About one in ten K-12 students in the U.S. is an English language learner (someone in the process of learning to be fluent in English). This proportion may be even higher in certain areas. English language learners do not fundamentally learn differently from their native English-speaking peers, but they benefit from strategies and supports designed to bridge the language gap, allowing them equitable access to academic content while becoming bilingual. These strategies may also help build a stronger, more successful classroom for all students.
Strategies for ELL Students
- Create a Safe Learning Environment
In order to take on academic challenges, all students must feel comfortable taking intellectual risks without fear of being mocked or teased. Creating a safe learning environment also helps make sure not to compound any possible effects of migration-based trauma. Some ways educators can help ELL students feel comfortable include:
- Establish a regular, predictable routine in your classroom.
- Sensitize native English speakers to the needs and experiences of English learners.
- Consider seating the English learner next to someone who speaks their native language and/or assigning a “buddy” they feel comfortable with.
- Offer quick and easy ways to ask for something they need: e.g., simple “packaged” phrases they can use, a tap on the shoulder to use the bathroom, two fingers up to get water, etc.
- Normalize mistakes in your classroom culture as opportunities for learning.
- Incorporate cultural responsiveness (see below).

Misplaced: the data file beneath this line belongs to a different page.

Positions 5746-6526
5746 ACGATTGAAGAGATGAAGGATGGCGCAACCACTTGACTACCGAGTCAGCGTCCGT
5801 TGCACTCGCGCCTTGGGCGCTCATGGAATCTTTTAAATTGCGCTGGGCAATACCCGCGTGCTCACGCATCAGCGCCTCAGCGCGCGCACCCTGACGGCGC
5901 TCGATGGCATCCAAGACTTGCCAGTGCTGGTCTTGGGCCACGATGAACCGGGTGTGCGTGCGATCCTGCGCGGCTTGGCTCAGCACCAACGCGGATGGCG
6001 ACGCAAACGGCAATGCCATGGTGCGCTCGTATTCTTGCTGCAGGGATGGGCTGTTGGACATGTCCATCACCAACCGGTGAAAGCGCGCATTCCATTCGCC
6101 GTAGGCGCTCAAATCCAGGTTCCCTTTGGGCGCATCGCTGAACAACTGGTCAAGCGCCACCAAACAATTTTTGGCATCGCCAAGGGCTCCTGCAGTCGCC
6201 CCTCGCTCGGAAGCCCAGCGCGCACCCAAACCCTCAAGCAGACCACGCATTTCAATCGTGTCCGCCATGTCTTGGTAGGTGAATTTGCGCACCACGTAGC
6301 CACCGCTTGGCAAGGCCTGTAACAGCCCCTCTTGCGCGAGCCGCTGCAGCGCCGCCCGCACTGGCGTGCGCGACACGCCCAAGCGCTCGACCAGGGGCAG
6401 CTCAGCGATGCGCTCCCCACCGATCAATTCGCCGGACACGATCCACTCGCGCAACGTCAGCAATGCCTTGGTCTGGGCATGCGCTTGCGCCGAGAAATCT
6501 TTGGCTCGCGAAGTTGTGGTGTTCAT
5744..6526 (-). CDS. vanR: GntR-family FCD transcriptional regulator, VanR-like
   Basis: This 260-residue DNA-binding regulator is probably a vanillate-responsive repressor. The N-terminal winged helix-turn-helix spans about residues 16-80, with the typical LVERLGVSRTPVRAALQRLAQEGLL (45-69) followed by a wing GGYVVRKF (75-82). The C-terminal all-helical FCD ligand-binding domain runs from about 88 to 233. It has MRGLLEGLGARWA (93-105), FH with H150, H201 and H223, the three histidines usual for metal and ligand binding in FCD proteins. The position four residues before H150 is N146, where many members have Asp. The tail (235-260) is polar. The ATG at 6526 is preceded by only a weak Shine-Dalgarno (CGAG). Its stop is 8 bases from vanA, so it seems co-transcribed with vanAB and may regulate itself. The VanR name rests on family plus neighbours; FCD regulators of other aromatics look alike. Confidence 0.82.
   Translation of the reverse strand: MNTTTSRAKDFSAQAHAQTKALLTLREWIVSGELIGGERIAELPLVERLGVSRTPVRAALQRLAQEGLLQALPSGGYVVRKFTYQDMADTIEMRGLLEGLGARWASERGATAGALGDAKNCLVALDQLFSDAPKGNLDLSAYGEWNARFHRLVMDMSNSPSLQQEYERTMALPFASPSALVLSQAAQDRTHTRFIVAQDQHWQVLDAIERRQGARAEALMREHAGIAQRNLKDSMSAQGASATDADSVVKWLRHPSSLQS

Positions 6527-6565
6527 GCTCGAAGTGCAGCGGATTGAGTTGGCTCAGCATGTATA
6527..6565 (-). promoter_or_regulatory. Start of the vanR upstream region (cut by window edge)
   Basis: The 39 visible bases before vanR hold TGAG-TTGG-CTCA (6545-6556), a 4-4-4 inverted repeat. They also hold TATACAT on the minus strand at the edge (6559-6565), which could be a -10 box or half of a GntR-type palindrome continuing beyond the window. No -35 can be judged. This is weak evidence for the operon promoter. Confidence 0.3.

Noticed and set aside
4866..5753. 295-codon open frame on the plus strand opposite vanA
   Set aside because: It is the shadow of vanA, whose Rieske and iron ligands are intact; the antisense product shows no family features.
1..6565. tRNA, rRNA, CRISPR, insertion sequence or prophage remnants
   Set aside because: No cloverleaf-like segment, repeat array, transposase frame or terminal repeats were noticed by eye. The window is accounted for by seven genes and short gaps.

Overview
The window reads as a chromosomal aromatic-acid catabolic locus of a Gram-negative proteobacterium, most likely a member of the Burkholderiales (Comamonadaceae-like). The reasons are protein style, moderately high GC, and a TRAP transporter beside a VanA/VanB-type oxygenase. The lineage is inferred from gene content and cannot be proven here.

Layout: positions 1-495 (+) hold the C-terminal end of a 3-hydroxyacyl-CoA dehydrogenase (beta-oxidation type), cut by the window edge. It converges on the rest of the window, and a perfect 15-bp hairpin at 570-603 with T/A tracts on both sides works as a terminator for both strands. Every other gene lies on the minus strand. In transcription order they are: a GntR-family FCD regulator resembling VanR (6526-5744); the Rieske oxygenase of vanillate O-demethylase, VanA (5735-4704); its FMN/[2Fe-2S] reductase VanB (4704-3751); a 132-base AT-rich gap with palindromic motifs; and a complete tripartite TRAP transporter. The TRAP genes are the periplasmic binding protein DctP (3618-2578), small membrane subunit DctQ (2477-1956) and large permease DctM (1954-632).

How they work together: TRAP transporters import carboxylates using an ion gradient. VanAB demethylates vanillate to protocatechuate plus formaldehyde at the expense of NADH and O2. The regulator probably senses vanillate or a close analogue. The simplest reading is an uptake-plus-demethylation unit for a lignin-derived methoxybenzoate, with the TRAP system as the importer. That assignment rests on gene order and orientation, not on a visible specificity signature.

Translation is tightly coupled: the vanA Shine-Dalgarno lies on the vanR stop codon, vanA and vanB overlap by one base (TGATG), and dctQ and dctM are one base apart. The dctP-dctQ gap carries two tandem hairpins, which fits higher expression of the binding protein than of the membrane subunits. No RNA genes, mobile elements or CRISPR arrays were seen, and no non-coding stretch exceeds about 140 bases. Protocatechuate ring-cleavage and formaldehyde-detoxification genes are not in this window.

- Be Culturally Responsive
Differences in culture and language should be acknowledged and celebrated at every opportunity. Students who feel known, appreciated, and valued are more able to build relationships and draw upon their strengths, which are key components of the most successful classrooms.
- Make the commitment to be accurate and precise when referring to students’ countries of origin, the pronunciation of names, and other cultural identifiers they have specified.
- Do not pressure any child to represent or speak on behalf of their entire culture/background.
- Orient newcomers to the regional culture where you are located as well: Show videos or pictures of various cultural norms and events alongside accompanying vocabulary terms. These tools help your students to name, navigate and feel comfortable in their new surroundings.
- Cultivate an appreciation for diversity in the physical environment as well as the curriculum. Include books, art, and music that reflect the cultural backgrounds and identities of the students in your classroom.
- Provide Opportunities for Interaction
Interaction allows for students to practice oral language skills, which is key to language acquisition. Ensure that students are receiving time in class to practice language skills while building relationships.
Use the QSSSA tool (Question, Signal, Stem, Share, Assess) to scaffold classroom discussions and encourage interaction:
- Question: Teacher poses a question, then gives ample think time. Example: “What about this project excites you, or not?”
- Signal: Teacher makes a designated motion like a raised hand or thumbs-up – something that lets students indicate that they’re ready to answer.
- Stem: The teacher provides a sentence starter for the question; for example, for “What about this project excites you, or not?” the stem might be, “Some things about this project that excite me are _____. Some things about this project that do not excite me are _____.”
- Share: Think Pair Share, or small group discussion.
- Assess: Demonstrate understanding through written, illustrated, or verbal response.
- Make Connections to the Material
Students are most engaged when they feel a personal connection to the lesson, so make sure the lesson materials are inviting and reach them on a relatable level.
- Draw upon the relationships you build with your students to further establish connections between them and the lessons.
- Help solidify language skills by repeating language relevant to the student’s daily activities and coursework. Use call-and-response, allowing the class to answer in unison, thus allowing English learners to solidify language in a low-risk situation.